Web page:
Loan Syndication

What is 'Loan Syndication'

Loan syndication is the process of involving several different lenders in providing various portions of a loan. Loan syndication most often occurs in situations where a borrower requires a large sum of capital that may be too much for a single lender to provide or outside the scope of a lender's risk exposure levels. Thus, multiple lenders work together to provide the borrower with the capital needed.

BREAKING DOWN 'Loan Syndication'

Loan syndication is used in corporate borrowing. Companies seek corporate loans for a wide variety of reasons. Loan syndication is commonly needed when companies are borrowing for mergers, acquisitions, buyouts and other capital projects. These types of capital projects often require large loans, thus loan syndication is mainly used in extremely large loan situations.

Loan syndication allows any one lender to provide a large loan while maintaining a more prudent and manageable credit exposure because the lender is not the only creditor on the deal. Large capital projects for corporate borrowers often need very large sums of capital to complete the transaction; therefore, more than one single lender is often relied upon for loan funding. Within the loan syndication process, terms from all of the lenders on the deal are typically the same although they may vary. Collateral requirements by the lenders can often vary considerably. Usually there is only one loan agreement for the entire syndicate.

Lead Financial Institution

For most loan syndications, a lead financial institution is used to coordinate all aspects of the deal. The lead financial institution is often known as the syndicate agent. This agent is also often responsible for all aspects of the deal including the initial transaction, fees, compliance reports, repayments throughout the duration of the loan, loan monitoring and overall reporting for all lenders within the deal. A third party or additional specialists may be used throughout various points of the loan syndication or repayment process to assist with various aspects of reporting and monitoring. Loan syndications often require high fees because of the vast reporting and coordination required to complete and maintain the loan processing. Fees can be as high as 10% of the loan principal.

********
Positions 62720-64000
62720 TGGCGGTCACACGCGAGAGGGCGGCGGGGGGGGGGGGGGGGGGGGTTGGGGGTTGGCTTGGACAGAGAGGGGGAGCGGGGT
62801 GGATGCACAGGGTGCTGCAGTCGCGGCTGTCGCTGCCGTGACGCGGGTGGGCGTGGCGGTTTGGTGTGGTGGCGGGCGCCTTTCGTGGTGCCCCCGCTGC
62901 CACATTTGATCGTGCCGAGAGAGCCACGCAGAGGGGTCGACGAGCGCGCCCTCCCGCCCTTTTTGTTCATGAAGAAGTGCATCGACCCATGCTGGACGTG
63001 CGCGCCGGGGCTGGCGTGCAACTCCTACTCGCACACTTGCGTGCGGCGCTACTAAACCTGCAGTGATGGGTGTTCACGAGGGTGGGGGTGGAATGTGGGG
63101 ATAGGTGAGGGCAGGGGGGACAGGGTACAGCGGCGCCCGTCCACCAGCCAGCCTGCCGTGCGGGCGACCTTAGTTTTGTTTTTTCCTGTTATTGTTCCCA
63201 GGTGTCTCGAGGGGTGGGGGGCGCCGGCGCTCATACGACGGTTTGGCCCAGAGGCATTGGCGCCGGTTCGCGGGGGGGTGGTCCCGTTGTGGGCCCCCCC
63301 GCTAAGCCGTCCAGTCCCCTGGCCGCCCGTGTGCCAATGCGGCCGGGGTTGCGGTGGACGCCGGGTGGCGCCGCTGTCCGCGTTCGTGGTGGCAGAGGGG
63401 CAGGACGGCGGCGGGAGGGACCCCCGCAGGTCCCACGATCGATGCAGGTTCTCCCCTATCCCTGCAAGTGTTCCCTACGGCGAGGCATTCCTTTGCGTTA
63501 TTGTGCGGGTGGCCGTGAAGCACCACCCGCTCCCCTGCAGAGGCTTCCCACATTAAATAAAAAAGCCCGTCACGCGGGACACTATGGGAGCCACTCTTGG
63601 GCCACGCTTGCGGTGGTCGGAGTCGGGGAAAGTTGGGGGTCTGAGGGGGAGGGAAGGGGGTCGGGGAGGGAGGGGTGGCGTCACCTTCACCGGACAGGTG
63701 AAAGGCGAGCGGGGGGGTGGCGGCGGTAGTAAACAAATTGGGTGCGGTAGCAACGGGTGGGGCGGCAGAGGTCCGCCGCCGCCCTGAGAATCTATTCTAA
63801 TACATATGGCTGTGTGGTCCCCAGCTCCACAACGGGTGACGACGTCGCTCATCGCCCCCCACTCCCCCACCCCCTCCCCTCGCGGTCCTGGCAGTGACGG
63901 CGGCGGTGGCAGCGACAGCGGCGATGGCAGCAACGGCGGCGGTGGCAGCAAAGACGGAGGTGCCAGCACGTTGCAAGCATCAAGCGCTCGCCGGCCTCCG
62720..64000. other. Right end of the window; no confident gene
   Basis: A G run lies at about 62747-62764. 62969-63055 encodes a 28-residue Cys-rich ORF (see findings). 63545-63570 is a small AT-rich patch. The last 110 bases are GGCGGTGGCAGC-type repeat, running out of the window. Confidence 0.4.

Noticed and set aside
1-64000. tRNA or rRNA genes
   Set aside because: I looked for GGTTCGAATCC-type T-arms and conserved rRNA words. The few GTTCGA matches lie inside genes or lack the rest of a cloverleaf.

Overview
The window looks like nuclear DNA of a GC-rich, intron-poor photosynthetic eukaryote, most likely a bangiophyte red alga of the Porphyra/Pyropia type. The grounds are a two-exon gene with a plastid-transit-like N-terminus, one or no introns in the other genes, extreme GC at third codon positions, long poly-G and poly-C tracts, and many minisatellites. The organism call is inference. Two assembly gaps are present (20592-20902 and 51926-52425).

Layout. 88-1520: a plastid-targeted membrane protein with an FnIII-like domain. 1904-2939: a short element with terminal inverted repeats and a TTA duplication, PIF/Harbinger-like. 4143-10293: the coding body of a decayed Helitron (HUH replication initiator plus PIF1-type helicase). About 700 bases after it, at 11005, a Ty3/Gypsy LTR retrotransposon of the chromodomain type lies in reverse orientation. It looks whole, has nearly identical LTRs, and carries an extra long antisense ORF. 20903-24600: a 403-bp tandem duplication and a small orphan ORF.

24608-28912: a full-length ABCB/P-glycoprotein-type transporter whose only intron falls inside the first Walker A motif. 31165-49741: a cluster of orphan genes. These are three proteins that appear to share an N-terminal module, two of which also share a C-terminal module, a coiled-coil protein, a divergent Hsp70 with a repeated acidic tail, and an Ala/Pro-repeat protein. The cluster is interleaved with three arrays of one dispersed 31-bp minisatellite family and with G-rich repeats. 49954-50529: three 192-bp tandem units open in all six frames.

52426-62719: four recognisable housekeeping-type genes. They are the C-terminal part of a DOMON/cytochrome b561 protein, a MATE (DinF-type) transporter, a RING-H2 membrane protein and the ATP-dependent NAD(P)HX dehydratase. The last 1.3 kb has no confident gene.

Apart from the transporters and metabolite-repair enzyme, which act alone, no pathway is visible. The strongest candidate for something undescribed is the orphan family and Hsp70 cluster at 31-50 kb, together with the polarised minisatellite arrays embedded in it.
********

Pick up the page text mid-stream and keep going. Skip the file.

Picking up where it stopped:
In 2015, Charter Communications topped the list of leveraged loan-funded syndications at $13.8 billion for its merger with Time Warner Cable. Credit Suisse was the lead syndicator on the deal. In the United States loan market, Bank of America Merrill Lynch, JPMorgan, Wells Fargo and Citi are the industry’s leading syndicators of loans.

The Loan Syndications and Trading Association (LSTA) is an established organization within the corporate loan market that seeks to provide resources on loan syndications. It helps to bring together loan market participants, provides market research and is active in influencing compliance procedures and industry regulations.

Trading Center